The tidal "Rule of Twelfths" in surfing
How many times do you get perfect wind and wave conditions, but, frustratingly, the tide is too low or too high to surf? Learn the Rule of Twelfths and select the right time to go surfing.
Tides are a key factor when it comes to surfing and wave riding. Tide height affects the volume of water; or the depth of water and breaking of waves.
If the tide is too high, incidences of closeouts increase, while if the tide's too low, waves can be mushy or slow-rolling. That is why we must adapt to tides to get the most out of a surf session.
The Rule of Twelfths is a rule of thumb for estimating the height of the tide at any given time. The rate of flow in a tide increases smoothly to a maximum halfway point between high and low tide, before smoothly decreasing to zero again.
This means that in the first hours of a tidal shift, you may notice that the tide might not rise/fall so much, yet the entire process will accelerate through the mid hours.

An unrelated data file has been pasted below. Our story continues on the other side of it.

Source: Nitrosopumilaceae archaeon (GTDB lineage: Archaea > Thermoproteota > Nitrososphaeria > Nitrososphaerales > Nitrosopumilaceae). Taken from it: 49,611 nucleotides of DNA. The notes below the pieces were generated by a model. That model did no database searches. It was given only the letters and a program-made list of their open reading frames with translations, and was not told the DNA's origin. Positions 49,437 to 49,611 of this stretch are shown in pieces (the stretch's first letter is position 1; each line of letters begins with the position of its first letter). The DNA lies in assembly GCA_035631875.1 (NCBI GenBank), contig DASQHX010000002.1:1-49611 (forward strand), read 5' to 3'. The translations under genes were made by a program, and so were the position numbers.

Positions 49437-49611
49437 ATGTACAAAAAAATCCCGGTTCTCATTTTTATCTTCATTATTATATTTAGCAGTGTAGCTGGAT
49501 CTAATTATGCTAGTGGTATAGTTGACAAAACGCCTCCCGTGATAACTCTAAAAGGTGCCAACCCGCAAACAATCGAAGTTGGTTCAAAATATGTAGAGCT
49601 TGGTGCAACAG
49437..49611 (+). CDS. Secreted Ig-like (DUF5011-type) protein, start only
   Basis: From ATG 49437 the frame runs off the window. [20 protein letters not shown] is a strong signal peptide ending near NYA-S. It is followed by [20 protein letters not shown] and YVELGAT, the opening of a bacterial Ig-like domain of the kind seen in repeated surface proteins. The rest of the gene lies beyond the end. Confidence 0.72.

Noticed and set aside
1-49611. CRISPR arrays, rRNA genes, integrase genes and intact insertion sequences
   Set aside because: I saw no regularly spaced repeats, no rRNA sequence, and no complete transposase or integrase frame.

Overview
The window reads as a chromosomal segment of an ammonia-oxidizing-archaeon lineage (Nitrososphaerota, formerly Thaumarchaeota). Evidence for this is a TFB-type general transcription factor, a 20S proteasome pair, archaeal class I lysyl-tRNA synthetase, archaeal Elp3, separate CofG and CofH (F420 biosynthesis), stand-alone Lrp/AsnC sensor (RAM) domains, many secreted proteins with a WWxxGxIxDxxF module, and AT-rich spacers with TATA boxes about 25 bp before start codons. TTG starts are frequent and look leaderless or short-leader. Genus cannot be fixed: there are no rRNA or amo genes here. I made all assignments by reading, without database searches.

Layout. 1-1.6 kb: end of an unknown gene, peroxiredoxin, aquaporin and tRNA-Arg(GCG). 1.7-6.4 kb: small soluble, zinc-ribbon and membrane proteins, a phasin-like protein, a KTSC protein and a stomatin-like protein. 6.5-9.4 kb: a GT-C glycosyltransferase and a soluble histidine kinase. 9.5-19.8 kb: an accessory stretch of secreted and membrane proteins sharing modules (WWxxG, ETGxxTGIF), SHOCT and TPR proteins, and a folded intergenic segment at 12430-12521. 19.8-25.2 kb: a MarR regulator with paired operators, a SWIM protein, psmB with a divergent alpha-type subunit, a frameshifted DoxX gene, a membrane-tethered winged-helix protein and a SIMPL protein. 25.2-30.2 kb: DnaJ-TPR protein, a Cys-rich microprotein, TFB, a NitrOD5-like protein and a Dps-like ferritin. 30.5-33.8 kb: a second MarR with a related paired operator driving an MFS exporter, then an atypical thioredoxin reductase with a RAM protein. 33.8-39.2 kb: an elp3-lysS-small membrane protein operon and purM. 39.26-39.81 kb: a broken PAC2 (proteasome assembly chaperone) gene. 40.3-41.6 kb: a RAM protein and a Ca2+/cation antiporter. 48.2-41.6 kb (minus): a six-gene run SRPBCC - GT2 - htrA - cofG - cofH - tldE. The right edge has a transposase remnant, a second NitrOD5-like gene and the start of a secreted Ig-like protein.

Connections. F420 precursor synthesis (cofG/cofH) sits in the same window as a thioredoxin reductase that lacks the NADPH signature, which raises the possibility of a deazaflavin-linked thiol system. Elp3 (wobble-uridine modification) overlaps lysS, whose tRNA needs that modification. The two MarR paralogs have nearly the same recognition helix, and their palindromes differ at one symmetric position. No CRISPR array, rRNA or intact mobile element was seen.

Tide times available on tide charts usually tell you the exact hour and minute of both low and high tide.
The Rule of Twelfths applies to the semidiurnal tide - a tide having two high waters and two low waters during a tidal day, which is exactly what happens in most locations.
The semidiurnal tide period lasts for a period of 12 hours and 25.2 minutes from low to high tide, and then repeats back to low tide again.
Learning which are the right moments to hit the surf - keeping in mind the Full/New Moons and First/Third Quarter Moons - will save you time and increase the quality of your session.